Study: Doctors Are Less Likely to Follow Medical Guidelines

According to research, doctors and their families are less likely to follow medical guidelines. Why is medical advice harder to take for medical professionals?

Key takeaways:

It's a common gripe of doctors that patients don't do what they're told. A recent study, however, found that doctors are even worse at following their own guidelines than their patients.

Swedish scientists and Stanford fellows at the Institute for Economic Policy Research (SIEPR) found that doctors are less likely to follow medical guidelines than their patients.

The study, published in the medical journal American Economic Review, noted that doctors and their close relatives follow medical guidelines just over 50 percent of the time. In comparison, the average patient follows a doctor's instructions 54% of the time.

With already low compliance to medical guidelines, the researchers were very surprised by their findings.

“Doctors are the most informed patients. If medical recommendations are too complex, for example, or the patient-provider relationship is bad, this shouldn’t affect doctors themselves, so we would expect them to adhere at much higher rates. Instead, we find the opposite,” said co-author of the study, Petra Persson, the Swedish economist and Assistant Professor in Economics at Stanford University.

The researchers used millions of data points to reach their discovery. They looked at Swedish administrative data from 2005 to 2016 and how it related to 63 guidelines for prescription drugs.

In total, nearly 6 million people who fit at least one of the medication guidelines took part in the study. Of that group, about 150,000 were doctors or close relatives of doctors. By looking at how well prescription drug decisions fit these patients' medical situations, the researchers were able to learn more about what rules people followed.

The researchers then tried to find out why doctors follow fewer guidelines. They were able to rule out a few important hypotheses.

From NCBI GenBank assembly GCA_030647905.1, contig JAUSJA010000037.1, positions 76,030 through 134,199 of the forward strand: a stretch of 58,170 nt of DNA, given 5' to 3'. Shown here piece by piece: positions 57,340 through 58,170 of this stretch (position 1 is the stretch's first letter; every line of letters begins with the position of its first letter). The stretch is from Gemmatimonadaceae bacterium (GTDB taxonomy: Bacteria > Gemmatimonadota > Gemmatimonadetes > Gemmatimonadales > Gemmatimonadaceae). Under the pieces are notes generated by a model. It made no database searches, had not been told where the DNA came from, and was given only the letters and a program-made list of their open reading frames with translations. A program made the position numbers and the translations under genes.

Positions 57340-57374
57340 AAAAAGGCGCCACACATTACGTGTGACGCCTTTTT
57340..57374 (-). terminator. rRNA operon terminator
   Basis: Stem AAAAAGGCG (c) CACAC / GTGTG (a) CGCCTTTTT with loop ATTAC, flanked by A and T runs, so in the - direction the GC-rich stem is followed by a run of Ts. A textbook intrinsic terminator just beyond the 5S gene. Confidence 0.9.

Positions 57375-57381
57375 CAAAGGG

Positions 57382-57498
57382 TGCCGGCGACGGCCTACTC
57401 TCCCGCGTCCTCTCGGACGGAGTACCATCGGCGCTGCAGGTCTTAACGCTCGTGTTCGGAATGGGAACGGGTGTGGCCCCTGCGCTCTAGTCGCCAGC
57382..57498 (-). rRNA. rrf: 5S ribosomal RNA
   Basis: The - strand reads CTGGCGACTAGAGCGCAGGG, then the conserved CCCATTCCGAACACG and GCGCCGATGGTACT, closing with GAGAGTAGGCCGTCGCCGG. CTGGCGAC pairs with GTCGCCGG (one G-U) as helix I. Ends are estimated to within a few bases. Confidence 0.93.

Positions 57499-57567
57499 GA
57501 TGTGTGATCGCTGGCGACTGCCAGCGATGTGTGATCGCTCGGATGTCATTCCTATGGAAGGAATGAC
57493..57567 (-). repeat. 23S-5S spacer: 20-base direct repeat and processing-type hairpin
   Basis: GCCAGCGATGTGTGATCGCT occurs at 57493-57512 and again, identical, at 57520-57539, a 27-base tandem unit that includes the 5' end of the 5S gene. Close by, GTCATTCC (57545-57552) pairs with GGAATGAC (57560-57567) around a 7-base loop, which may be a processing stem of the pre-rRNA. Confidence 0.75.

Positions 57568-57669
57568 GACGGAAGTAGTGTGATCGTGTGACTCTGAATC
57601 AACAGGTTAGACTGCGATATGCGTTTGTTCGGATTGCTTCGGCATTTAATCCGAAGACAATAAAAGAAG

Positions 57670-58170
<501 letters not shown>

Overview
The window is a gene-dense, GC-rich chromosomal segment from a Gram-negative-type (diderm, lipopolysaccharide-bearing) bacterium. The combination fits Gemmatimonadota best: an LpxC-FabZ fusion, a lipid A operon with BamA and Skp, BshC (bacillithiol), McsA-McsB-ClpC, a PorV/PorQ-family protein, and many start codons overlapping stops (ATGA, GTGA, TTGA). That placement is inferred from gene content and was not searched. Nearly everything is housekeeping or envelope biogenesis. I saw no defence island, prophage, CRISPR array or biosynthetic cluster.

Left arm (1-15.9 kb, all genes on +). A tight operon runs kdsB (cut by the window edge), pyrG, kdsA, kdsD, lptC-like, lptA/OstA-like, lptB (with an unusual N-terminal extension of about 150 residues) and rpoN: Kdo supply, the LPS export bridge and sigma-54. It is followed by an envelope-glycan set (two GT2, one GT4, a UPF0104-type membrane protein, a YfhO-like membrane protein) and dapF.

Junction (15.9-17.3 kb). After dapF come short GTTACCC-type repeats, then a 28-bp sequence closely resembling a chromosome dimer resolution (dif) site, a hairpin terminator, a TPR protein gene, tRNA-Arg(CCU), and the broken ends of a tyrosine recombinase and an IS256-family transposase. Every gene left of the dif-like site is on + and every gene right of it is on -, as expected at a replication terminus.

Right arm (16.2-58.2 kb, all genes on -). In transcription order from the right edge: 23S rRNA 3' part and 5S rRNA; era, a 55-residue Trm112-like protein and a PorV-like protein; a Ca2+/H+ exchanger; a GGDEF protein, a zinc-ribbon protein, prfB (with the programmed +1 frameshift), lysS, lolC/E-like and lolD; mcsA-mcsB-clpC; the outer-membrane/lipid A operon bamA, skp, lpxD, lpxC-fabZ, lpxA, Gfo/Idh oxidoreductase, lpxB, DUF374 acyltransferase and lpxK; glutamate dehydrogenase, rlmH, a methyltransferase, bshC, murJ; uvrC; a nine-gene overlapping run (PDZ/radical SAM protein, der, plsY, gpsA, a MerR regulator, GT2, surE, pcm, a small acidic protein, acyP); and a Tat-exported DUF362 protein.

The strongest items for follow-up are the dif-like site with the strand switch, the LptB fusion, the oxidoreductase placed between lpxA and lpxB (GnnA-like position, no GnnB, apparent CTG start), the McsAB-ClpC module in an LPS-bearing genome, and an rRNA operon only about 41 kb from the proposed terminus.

Though this is typically true in society at-large, when focusing on medical professionals, failure to follow medical guidelines has nothing to do with socioeconomic status.

“Access to doctors is associated with lower adherence despite, rather than because of, the high socioeconomic status,” said the researchers in the paper.

A patient's health doesn’t affect how well they follow medical guidelines.

A greater understanding of specific medications doesn’t necessarily affect a person’s desire to follow medical guidelines.

Co-author and health economist Maria Polyakova noted a shift in health care, from a “one-size-fits-all approach" toward a “precision medicine” model. With the newer model, treatments are more likely to be customized to each patient.

Polyakova said that because of this change, doctors and medical experts may choose to tailor treatment decisions for themselves more than they do with most patients.

"We find that patients who have access to medical expertise are, on average, less likely to follow medication guidelines," says the research paper.

Previous studies show that there may be negative effects for patients when doctors stray from medical guidelines for patients.

“Guidelines serve as a baseline,” Persson said. “If poor communities are not getting the same level of care as everyone else, that’s a reason to want to ensure that there is a universal minimum standard of care.”

The researchers say that more information is needed to figure out if doctors who don't follow medical guidelines are good or bad for the health of their patients as a whole.

As noted in the paper, “An important avenue for further research is to identify whether and when non-adherence is in the patient’s best interest.”

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